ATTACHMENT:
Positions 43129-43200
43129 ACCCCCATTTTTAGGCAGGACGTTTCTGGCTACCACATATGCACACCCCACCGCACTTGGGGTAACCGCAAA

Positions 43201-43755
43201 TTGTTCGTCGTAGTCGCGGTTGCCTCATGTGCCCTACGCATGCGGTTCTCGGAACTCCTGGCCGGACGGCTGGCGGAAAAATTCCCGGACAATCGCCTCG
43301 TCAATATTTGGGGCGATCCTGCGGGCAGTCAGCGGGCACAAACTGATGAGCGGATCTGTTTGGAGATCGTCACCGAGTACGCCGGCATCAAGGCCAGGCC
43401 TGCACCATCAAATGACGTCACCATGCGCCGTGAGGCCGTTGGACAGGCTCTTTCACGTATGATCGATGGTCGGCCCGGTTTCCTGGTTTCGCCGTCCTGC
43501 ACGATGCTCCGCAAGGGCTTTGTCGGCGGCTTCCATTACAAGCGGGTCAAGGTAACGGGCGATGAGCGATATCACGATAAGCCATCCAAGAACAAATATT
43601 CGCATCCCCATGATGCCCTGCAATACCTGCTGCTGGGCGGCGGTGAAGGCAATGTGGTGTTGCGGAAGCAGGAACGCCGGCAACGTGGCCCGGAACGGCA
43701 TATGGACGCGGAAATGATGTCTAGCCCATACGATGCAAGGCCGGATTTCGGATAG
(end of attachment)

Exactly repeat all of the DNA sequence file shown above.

Positions 43129-43200
43129 ACCCCCATTTTTAGGCAGGACGTTTCTGGCTACCACATATGCACACCCCACCGCACTTGGGGTAACCGCAAA

Positions 43201-43755
43201 TTGTTCGTCGTAGTCGCGGTTGCCTCATGTGCCCTACGCATGCGGTTCTCGGAACTCCTGGCCGGACGGCTGGCGGAAAAATTCCCGGACAATCGCCTCG
43301 TCAATATTTGGGGCGATCCTGCGGGCAGTCAGCGGGCACAAACTGATGAGCGGATCTGTTTGGAGATCGTCACCGAGTACGCCGGCATCAAGGCCAGGCC
43401 TGCACCATCAAATGACGTCACCATGCGCCGTGAGGCCGTTGGACAGGCTCTTTCACGTATGATCGATGGTCGGCCCGGTTTCCTGGTTTCGCCGTCCTGC
43501 ACGATGCTCCGCAAGGGCTTTGTCGGCGGCTTCCATTACAAGCGGGTCAAGGTAACGGGCGATGAGCGATATCACGATAAGCCATCCAAGAACAAATATT
43601 CGCATCCCCATGATGCCCTGCAATACCTGCTGCTGGGCGGCGGTGAAGGCAATGTGGTGTTGCGGAAGCAGGAACGCCGGCAACGTGGCCCGGAACGGCA
43701 TATGGACGCGGAAATGATGTCTAGCCCATACGATGCAAGGCCGGATTTCGGATAG